The world of reviewers is a small one, and many of us are in touch with others in all parts of the world, and it is through this network that I know Nick Hudson, a Dunedin lad who writes for The Progressive Aspect and now resides in the UK. He in turn introduced me to Linz Eel, a well-known musician who is back in NZ after spending some time overseas, and at the beginning of the week he in turn contacted me to ask would it be possible for me to go and review a young singer-songwriter? While being asked to review gigs is nothing new, it is quite uncommon for someone to make direct contact with me who isn’t in the band themselves, so I was intrigued. I was supposed to be at another gig last night, but as those plans fell through, I thought why not? I confess to not getting over to Avondale very often, but perhaps next time if I am reviewing a gig in the area on the same night the All Blacks are playing, and every pub is full of people watching the game, then I will leave earlier. I eventually found somewhere to park made my way into The Portman and was somewhat surprised to see it was a small pub filled with tables and a stage in the corner. I made a beeline for the stage and was soon chatting to Bianca Rae, who was so grateful that I had come to see her play. Of course, I never go to a gig and review just one of the bands playing and had also been in touch with Burn The Bridges and she introduced me to those guys as well. We had some wonderful conversations about music, and people we both knew, and this all went on somewhat longer that it should have as the sound engineer was not here yet. The band were supposed to load in and soundcheck at 8, but here we were at 9 and it still had not happened. Fortunately, when he did arrive, he was quick, and it meant we were set to go at 9:30. I was sat on a small stool right in front of the stage, used a chair in front of me as a table and decided I was not going to move even when all the other tables and chairs were taken away. This meant I was right against the stage, with people dancing and going crazy around me, but I think I only got hit two or three times, beer spilled on my back once, while one guy thought I had amazing handwriting (you’re kidding, right?) and another shook my hand when he discovered I was reviewing.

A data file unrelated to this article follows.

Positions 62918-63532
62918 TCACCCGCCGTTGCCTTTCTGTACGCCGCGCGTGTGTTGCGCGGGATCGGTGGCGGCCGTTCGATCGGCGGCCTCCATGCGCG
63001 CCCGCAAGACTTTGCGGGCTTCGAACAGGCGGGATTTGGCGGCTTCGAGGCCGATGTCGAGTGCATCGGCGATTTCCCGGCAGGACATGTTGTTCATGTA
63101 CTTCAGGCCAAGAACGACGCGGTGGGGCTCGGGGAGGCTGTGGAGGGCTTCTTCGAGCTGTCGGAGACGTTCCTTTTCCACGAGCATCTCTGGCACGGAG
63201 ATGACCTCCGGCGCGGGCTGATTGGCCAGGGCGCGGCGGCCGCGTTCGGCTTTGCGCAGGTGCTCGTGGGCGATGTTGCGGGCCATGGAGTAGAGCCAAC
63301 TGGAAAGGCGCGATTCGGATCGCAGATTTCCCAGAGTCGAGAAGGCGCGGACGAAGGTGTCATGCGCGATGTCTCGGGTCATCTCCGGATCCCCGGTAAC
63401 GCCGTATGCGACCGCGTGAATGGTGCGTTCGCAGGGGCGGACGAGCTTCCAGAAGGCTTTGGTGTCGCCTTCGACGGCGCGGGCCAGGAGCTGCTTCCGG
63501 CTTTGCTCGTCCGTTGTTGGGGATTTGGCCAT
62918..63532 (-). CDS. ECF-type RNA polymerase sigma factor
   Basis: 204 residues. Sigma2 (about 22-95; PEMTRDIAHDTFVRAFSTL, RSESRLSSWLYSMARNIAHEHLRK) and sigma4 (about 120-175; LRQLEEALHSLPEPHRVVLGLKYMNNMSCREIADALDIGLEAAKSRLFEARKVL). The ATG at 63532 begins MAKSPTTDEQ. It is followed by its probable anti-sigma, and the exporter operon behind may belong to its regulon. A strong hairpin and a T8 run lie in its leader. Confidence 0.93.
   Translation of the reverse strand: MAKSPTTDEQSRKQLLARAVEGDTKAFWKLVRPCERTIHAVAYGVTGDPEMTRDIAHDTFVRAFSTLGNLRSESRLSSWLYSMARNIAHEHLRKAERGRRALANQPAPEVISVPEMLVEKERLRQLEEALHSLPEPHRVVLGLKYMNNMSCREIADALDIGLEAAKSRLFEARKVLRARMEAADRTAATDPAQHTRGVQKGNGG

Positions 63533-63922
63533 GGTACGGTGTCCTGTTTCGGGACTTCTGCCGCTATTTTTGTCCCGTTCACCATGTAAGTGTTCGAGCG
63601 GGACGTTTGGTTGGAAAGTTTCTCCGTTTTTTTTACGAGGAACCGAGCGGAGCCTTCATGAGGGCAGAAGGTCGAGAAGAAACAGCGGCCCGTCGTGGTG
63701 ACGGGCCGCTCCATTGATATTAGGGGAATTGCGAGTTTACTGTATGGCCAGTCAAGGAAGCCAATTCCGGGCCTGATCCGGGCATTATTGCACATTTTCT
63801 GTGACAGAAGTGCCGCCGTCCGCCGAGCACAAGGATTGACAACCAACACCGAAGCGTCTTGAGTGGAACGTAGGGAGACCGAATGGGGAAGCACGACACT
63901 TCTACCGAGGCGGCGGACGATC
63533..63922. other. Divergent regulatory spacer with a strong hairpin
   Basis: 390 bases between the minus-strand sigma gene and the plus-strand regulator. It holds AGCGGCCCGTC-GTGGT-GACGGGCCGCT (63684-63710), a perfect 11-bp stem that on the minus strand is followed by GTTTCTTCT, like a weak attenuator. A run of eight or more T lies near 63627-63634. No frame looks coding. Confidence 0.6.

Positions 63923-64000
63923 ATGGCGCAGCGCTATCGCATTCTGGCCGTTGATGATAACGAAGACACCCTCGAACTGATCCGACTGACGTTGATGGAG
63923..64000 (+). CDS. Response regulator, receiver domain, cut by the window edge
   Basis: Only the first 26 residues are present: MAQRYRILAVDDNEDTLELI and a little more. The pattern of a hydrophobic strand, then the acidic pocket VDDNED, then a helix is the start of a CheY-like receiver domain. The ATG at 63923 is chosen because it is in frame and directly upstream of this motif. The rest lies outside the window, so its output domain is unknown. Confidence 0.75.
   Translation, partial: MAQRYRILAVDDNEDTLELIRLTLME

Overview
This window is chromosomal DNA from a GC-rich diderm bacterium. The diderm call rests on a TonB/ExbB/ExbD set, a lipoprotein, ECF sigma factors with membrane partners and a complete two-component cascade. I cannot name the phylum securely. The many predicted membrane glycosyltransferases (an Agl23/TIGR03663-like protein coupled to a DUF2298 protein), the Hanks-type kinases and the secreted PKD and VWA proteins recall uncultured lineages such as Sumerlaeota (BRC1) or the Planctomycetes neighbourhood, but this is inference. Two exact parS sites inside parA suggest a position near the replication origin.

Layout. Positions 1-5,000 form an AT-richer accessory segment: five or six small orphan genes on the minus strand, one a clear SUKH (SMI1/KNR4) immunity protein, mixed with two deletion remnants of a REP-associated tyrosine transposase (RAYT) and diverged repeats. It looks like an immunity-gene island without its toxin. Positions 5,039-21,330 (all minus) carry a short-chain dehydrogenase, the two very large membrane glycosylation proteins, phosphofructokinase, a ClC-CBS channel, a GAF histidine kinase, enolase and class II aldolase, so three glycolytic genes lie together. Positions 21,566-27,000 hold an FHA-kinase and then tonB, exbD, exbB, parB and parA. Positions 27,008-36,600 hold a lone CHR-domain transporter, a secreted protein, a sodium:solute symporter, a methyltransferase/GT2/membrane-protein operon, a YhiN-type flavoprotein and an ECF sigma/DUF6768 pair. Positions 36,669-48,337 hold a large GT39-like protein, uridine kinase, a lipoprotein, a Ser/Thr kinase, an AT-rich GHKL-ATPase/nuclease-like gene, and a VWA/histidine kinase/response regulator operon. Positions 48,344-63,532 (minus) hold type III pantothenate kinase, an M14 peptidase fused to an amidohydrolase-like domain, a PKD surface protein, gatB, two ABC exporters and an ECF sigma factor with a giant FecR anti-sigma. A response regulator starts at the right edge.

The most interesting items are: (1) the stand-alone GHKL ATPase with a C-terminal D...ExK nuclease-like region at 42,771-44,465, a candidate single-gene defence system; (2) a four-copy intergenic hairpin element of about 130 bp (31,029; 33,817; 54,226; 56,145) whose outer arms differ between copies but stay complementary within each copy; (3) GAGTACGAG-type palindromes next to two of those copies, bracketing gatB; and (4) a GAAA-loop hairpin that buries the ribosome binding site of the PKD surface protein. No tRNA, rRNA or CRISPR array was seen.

There is something special about one person and a guitar, and it takes some guts to get up and play in a pub when no-one is really paying any attention. Bianca has an interesting approach in that she does a cover as a first song, knowing that in many ways it is a throwaway number but gets people to pay attention to her so that she can then play her own material, which I thought was a very good ploy indeed. Bianca exudes confidence and self-belief, and deservedly so as her vocals have far more age and beauty in them than one would expect from someone so young. She has worked with Burn The Bridges previously, so much so that they sent her the bones of a song they had been working on and asked her if she wanted to do something with it, and this was her first real number of the night, Gypsy. Her vocals have an edge to them, they are strong and clear with a great deal of restrained power behind them. I later discovered she and Emily Rice of Aro are friends and first met up in Berlin when they were both overseas, and like Emily she also uses a device to generate her own harmonies. But she uses it very sparingly indeed, which means that when it comes in it has great effect. I also liked the fact that instead of using a dynamic and driving stomp box in a way similar to the likes of Chris Dent (Albi & the Wolves) she uses one which is a tambourine. I don’t know how many could really hear that away from the stage, but I felt it added some nice finesses and polish. She also uses quite a lot of reverbs on the vocals, and I certainly felt I was being drawn into a musical spell.
Flower has some nice fingerpicking, but the guitar is always just there as an accompaniment for her wonderful vocals and songs. This one has a nice folky roots side to it, with hints of singer-songwriter and Americana. I also felt there were times when she was hitting the chords quite hard on this one, and that strike provided a stark harshness and additional dynamic. The Wolf was one of the highlights of the set and has a powerful singalong chorus and is full of energy. All her songs are full of hooks and really grab the listener, but it is her vocals which really reels the listener in. She invited drummer Sam Bennett to the stage for Summer Loving, and it was interesting to hear the change in dynamic. The kick drum made quite a difference, but she lifted her voice and easily cut through. She was back on her own for Sundown which sadly was the end of the set, which had to be cut short due to time constraints, and yet again she was full of passion and power. I came away immensely impressed and look forward to hearing her again in a much larger setting with a much longer set and I am sure it is not going to be long before that happens.